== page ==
1928 - 2015
Former Chairman of the Center for European Studies (1969-94), Professor Hoffmann was the Paul and Catherine Buttenwieser University Professor. At Harvard, he taught French intellectual and political history, American foreign policy, post-World War Two European history, the sociology of war, international politics, ethics and world affairs, modern political ideologies, and the development of the modern state. His numerous publications include Gulliver's Troubles, or the Setting of American Foreign Policy (1968); Decline or Renewal? France Since the 30's (1974); Primacy or World Order: American Foreign Policy since the Cold War (1978); Duties Beyond Borders (1981); Janus and Minerva (1986); The European Sisyphus: Essays on Europe, 1964-1994 (1995); The Ethics and Politics of Humanitarian Intervention (1997); World Disorders: Troubled Peace in the Post-Cold War Era(1998); L'Am_rique vraiment imp_riale? (2003); and Gulliver Unbound (2004). He is co-author of The Mitterrand Experiment (1987); The New European Community (1991); and After the Cold War (1993). His Tanner lectures of 1993, on the French nation and nationalism, were published in 1994. He was working on a book on ethics and international politics and another on Albert Camus. Professor Hoffmann was co-chair of the French Study Group and was on the editorial board of French Politics, Culture and Society.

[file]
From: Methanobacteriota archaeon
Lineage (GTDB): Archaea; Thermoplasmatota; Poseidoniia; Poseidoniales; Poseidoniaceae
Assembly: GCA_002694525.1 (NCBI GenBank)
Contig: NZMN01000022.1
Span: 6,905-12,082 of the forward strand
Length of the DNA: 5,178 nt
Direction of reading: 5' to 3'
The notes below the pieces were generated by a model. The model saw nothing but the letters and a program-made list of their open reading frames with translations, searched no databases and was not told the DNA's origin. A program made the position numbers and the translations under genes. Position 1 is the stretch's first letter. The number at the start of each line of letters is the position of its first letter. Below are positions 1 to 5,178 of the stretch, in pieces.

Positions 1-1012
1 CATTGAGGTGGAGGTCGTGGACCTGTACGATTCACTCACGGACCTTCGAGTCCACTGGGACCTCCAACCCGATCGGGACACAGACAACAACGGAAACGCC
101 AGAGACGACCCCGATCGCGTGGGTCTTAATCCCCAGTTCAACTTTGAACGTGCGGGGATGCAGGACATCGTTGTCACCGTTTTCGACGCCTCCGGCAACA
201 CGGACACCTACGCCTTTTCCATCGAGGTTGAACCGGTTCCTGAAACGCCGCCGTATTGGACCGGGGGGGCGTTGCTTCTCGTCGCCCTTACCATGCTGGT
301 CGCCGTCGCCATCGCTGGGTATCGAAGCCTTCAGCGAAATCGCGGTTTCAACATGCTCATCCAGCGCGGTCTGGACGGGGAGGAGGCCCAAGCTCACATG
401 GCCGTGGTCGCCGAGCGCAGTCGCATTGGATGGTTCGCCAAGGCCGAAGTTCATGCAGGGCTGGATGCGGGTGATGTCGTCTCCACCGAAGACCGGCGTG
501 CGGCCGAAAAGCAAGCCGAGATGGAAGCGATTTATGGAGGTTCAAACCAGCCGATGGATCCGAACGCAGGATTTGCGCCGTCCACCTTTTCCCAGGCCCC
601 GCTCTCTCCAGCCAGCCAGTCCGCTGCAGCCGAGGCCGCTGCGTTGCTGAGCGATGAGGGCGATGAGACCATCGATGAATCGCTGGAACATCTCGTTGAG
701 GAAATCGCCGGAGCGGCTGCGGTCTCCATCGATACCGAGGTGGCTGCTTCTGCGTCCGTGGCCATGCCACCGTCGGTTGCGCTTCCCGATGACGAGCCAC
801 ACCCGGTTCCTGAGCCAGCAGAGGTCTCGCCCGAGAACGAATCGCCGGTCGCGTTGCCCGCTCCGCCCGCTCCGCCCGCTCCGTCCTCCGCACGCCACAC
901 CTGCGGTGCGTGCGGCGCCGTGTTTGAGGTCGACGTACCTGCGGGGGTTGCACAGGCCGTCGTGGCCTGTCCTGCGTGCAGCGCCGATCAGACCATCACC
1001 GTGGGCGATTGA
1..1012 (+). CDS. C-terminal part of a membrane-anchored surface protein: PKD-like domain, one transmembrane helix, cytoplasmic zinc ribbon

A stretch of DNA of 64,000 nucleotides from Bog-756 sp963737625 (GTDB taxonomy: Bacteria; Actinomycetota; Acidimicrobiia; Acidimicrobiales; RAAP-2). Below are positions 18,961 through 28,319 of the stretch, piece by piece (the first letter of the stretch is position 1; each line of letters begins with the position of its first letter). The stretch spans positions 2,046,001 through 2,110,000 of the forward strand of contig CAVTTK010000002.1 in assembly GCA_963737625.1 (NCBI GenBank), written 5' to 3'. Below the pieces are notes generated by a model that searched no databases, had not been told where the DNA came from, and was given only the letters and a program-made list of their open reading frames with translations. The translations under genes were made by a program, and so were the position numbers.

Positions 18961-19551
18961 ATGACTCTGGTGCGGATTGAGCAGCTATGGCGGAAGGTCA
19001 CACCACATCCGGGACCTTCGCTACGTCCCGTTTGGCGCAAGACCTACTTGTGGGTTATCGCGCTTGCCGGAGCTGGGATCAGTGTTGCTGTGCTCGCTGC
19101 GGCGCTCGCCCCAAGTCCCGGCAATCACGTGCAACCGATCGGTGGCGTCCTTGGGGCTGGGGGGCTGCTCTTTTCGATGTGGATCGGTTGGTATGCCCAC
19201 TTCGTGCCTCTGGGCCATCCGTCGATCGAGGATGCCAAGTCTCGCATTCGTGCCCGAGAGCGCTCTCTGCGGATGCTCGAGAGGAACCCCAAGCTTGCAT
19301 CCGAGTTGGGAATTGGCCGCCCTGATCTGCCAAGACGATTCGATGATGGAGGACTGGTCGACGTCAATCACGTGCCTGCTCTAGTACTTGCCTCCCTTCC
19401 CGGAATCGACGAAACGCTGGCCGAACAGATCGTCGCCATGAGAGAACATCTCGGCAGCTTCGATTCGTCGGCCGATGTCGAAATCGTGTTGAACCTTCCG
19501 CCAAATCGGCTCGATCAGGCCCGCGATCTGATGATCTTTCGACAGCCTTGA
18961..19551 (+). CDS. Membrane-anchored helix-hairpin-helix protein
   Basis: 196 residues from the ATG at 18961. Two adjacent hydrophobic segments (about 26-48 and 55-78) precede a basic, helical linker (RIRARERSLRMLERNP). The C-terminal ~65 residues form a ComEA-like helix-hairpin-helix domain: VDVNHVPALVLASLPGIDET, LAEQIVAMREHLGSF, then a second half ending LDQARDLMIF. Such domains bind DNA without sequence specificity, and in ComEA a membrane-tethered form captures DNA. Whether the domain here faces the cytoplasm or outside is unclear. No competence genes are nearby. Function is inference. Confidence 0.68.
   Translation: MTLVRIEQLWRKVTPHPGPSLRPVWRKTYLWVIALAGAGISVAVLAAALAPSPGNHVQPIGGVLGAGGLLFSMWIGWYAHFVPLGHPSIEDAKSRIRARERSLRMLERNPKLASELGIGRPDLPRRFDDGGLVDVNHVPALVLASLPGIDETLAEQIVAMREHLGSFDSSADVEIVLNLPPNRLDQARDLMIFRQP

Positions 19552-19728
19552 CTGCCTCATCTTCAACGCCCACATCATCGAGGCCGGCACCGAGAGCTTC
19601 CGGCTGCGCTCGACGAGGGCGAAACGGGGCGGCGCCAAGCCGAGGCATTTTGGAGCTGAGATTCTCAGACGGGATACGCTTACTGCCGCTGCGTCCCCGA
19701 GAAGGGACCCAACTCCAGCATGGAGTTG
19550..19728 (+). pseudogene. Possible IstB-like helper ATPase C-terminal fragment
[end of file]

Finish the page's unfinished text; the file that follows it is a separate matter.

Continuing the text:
Professor Hoffmann was a Faculty Associate of the Center from 2005 - 2015.